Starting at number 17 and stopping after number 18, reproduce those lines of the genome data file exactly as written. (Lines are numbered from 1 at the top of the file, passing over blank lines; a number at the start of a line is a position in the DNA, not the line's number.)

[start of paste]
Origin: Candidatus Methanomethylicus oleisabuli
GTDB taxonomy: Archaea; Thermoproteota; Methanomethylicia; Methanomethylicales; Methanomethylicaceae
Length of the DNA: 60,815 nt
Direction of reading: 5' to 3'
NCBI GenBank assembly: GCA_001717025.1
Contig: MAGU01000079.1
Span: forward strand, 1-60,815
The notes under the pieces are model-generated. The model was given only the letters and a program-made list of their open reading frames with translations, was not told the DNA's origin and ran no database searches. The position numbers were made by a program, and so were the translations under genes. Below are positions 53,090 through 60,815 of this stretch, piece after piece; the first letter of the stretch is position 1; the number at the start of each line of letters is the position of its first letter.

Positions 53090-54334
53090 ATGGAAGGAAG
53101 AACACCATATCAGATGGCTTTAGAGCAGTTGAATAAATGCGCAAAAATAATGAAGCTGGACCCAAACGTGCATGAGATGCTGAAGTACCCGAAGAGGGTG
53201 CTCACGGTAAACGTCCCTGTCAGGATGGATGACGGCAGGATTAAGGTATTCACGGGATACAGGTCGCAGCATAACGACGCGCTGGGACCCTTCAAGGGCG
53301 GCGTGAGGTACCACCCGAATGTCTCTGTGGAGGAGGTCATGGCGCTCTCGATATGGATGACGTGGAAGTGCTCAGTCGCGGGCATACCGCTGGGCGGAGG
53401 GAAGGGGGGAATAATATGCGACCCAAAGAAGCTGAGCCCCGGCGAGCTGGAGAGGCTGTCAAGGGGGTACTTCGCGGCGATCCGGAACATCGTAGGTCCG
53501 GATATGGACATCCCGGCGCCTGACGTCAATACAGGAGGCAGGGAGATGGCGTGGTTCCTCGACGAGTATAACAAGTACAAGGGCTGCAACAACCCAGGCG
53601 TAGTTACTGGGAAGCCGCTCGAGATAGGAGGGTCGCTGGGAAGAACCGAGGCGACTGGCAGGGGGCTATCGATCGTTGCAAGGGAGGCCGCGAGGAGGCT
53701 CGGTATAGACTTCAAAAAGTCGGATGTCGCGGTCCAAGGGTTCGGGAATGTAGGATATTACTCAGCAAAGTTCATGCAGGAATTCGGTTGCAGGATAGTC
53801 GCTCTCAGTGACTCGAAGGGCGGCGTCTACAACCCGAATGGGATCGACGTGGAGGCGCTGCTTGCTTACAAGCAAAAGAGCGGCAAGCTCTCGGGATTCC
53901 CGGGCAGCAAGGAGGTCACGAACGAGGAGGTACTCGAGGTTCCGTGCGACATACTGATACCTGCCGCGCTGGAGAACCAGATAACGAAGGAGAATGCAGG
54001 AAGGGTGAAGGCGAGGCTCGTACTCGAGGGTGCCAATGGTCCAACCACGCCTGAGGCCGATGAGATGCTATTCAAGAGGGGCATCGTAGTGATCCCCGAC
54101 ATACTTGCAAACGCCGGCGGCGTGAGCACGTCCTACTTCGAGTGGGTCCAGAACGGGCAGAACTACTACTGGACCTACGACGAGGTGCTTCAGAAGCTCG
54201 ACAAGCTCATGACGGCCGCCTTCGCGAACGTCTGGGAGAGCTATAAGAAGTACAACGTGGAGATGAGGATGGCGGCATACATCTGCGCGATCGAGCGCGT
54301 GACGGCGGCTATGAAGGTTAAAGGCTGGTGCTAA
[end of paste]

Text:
53701 CGGTATAGACTTCAAAAAGTCGGATGTCGCGGTCCAAGGGTTCGGGAATGTAGGATATTACTCAGCAAAGTTCATGCAGGAATTCGGTTGCAGGATAGTC
53801 GCTCTCAGTGACTCGAAGGGCGGCGTCTACAACCCGAATGGGATCGACGTGGAGGCGCTGCTTGCTTACAAGCAAAAGAGCGGCAAGCTCTCGGGATTCC